October 24, 2018
Jennifer Bertram, 612-600-5115, firstname.lastname@example.org
Minnesota investments in policies and programs supporting children will lead the way to more prosperous communities for future generations
Rochester, Minn. – Children’s Defense Fund-Minnesota (CDF-MN) will release the 2018 KIDS COUNT Data Book, entitled “Building Community in a Time of Changing Needs,” and kick off its 2018 KIDS COUNT Coffee tour at 10:30 a.m. on Wednesday October 24 at Rochester Area Foundation in Rochester. Policymakers, community members, and the media are invited to learn about this year’s Data Book that focuses on trends in key indicators of child and family well-being and public policy that has improved or could improve outcomes for Minnesota’s youngest residents and the entire state. The Data Book highlights the role of community in supporting and enriching the lives of residents of Minnesota and ensuring that programs and policies in Minnesota are designed to equip all children with what they need to become successful adults.
The Data Book focuses on four key areas of child well-being: family and community, education, economic stability and health. Featured in the book are recent policy gains such as the federal Family First Prevention Services Act, increased minimum wage and increased funding to early education and the Child Care Assistance Program – all steps in the right direction to improve the trends highlighted in the data.
“We must invest in programs and policies now that move the needle for children today to ensure our future workforce is prepared to succeed. Disparities in outcomes for children of color and American Indian children persist in all areas of children’s lives and we must continue to work to make culturally relevant improvements to our programs and policies to stop perpetuating these gaps in outcomes,” said CDF-MN Executive Director Bharti Wahi. “We can support children by investing in two-generation programs and policies, including a statewide Paid Family and Medical Leave Program so parents can care for newborn, newly adopted, or sick children without sacrificing economic security; additional investments to the Child Care Assistance Program to allow lower income parents to work while their children are kept safe in high-quality child care; and expanding tax credits and increasing the Minnesota Family Investment Program cash grant to our state’s poorest families. When families are supported in their communities by policies and programs that offer work supports, targeted outreach, culturally relevant programming, and early interventions, not only will more children thrive, but we also improve our collective prosperity through increased productivity, economic diversity and community involvement while reducing costly interventions.”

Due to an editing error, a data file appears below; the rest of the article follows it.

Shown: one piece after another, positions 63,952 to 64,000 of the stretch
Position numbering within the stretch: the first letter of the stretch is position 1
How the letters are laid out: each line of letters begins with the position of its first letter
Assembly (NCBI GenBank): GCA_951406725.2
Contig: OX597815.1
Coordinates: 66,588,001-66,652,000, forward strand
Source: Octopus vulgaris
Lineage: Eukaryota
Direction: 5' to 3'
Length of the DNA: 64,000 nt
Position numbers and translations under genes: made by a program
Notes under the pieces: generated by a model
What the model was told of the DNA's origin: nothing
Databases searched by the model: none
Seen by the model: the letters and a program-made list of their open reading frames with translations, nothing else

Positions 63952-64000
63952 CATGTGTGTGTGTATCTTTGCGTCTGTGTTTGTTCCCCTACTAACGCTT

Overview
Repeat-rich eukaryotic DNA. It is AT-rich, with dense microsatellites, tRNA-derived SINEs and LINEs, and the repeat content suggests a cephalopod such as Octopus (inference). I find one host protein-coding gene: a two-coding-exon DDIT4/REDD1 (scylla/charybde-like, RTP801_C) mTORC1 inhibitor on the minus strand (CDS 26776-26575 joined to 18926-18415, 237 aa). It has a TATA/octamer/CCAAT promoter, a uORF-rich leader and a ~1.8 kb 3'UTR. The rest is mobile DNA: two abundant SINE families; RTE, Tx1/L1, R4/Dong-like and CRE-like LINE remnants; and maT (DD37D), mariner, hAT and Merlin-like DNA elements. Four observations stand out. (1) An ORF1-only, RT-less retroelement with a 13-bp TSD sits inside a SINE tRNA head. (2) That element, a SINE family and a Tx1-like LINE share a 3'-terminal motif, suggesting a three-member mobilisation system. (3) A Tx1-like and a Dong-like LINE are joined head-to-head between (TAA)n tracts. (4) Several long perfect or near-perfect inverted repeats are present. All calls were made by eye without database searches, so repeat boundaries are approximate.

About the KIDS COUNT Data Book and KIDS COUNT Coffee Tour: Every year, CDF-MN publishes the Minnesota KIDS COUNT Data Book and fact sheets for all 87 Minnesota counties (available upon request) through a grant from the Annie E. Casey Foundation. The book provides state data based on a variety of indicators that show the well-being of Minnesota’s children and families. The data serve as benchmarks of child well-being for policymakers and citizens and help to enrich local, state, and national discussions concerning ways to secure better futures for all children. CDF-MN organizes an annual KIDS COUNT Coffee Tour around the release of the book to provide policymakers and citizens from around the state with the opportunity to learn about the data and engage on issues of child well-being. Learn more about the KIDS COUNT Data Book and the dates and locations of other KIDS COUNT Coffee events across the state here.